British financial regulator puts 18 crypto firms under microscope

The UK’s Financial Conduct Authority is looking into the activities of 18 firms in connection with cryptocurrency transactions.

Information gained by a freedom of information request by The Sunday Telegraph, the details of which were published yesterday, revealed that the FCA has opened 67 cryptocurrency  related lines of enquiry as of  November 12th, 2018. 49 of those are now closed, resulting in the FCA issuing 39 consumer alerts relating to firms acting without authorisation – the other 10 (presumably those that are members of the independent industry regulator) having received warnings.

While cryptocurrencies are not currently regulated in the UK, in a similar manner to the role of the SEC in the US, companies that offer investments based on or featuring cryptocurrencies are likely to need FCA approval for their products. Back in April, the Authority warned that it would look to take measures against those it believed fell under its purview, saying in a statement that those “dealing or arranging transactions in, advising on or providing other services related to derivatives referencing currencies or tokens issued through an initial coin offering”, should expect to be on its radar. Its list of targets included:

“cryptocurrency futures – a derivative contract in which each party agrees to exchange cryptocurrency at a future date and at a price agreed by both parties
“cryptocurrency contracts for differences (CFDs) – a cash-settled derivative contract in which the parties to the contract seek to secure a profit or avoid a loss by agreeing to exchange the difference in price between the value of the cryptocurrency CFD contract at its outset and at its termination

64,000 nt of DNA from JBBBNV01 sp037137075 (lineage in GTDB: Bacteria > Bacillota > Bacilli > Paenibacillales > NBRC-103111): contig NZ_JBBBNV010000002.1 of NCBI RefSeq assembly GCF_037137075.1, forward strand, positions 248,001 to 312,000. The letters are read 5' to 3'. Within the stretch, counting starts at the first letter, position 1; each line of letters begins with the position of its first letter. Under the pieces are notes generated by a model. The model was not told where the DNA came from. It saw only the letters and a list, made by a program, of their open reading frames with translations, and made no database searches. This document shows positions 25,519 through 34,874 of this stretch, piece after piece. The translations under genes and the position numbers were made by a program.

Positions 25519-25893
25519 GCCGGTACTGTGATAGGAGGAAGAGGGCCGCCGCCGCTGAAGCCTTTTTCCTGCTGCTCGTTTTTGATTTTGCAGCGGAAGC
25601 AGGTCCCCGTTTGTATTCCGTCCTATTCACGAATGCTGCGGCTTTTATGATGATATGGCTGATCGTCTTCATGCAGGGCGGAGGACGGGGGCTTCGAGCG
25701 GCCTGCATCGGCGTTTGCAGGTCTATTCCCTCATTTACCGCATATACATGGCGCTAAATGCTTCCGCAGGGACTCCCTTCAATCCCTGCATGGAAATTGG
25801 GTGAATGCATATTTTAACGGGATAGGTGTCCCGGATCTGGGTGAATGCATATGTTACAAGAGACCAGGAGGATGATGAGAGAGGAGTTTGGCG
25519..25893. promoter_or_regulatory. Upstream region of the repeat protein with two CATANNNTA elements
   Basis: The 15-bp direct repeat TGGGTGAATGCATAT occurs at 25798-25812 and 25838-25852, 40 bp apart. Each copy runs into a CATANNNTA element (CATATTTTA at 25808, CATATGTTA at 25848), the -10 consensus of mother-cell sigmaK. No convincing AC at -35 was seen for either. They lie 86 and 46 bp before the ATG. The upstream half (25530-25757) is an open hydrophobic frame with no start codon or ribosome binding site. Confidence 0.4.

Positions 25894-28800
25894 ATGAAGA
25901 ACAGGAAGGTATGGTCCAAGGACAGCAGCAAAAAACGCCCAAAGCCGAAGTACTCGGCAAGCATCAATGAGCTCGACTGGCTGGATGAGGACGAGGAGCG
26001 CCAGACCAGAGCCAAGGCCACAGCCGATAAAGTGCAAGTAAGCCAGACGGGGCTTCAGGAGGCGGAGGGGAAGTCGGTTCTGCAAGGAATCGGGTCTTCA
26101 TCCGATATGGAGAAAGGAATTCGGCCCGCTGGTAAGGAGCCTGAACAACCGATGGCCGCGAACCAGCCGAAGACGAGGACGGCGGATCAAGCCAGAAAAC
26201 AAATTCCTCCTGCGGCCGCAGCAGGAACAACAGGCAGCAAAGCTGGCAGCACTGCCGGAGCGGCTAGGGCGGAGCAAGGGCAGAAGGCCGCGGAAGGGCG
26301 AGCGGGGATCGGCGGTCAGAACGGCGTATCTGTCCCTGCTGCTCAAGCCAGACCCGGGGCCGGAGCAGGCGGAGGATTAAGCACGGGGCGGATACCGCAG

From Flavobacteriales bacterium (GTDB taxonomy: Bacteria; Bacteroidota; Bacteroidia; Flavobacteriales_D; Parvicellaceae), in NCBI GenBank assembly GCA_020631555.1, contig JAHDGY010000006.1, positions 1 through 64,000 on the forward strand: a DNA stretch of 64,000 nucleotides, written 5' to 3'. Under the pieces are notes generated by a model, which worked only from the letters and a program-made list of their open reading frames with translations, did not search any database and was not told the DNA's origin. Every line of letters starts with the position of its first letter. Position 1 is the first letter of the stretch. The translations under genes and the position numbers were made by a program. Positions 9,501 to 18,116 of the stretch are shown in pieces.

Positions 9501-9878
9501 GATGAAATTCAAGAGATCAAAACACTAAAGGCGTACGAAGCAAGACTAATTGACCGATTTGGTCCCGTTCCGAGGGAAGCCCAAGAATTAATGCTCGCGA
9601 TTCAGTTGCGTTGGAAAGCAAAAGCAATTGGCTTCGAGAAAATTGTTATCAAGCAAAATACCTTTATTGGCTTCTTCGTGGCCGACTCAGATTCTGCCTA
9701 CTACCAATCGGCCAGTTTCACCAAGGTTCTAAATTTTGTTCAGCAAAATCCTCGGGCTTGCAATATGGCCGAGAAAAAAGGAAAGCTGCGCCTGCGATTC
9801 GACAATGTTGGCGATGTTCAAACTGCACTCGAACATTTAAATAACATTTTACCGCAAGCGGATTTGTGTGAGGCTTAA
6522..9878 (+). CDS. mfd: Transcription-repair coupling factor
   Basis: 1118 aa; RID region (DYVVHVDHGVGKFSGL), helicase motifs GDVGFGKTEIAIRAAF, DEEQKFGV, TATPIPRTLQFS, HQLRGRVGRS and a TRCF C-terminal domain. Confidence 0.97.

“cryptocurrency options – a contract which grants the beneficiary the right to acquire or dispose of cryptocurrencies”

It follows a statement late last year from the FCA advising caution to anyone investing in cryptocurrency CFDs such as the popular options offered by eToro, describing them “extremely high-risk, speculative products”. That company, however, is registered with the FCA.

According to The Telegraph’s report it has made good on this warning, with the vast majority of the new investigations beginning in May or later.

The FCA refused to comment on the other 18 companies under its investigative eye at the current time, saying that it didn’t want to hamper ongoing investigations or potentially damage the companies concerned.

Alongside expanding its role in the cryptocurrency sector, and looking to align itself with forming UK government policy on the sector, which was described as a ‘Wild West‘ by a Parliament treasury select committee earlier in the year, the FCA has established a regulatory sandbox project within which nascent crypto projects can develop their products under its oversight.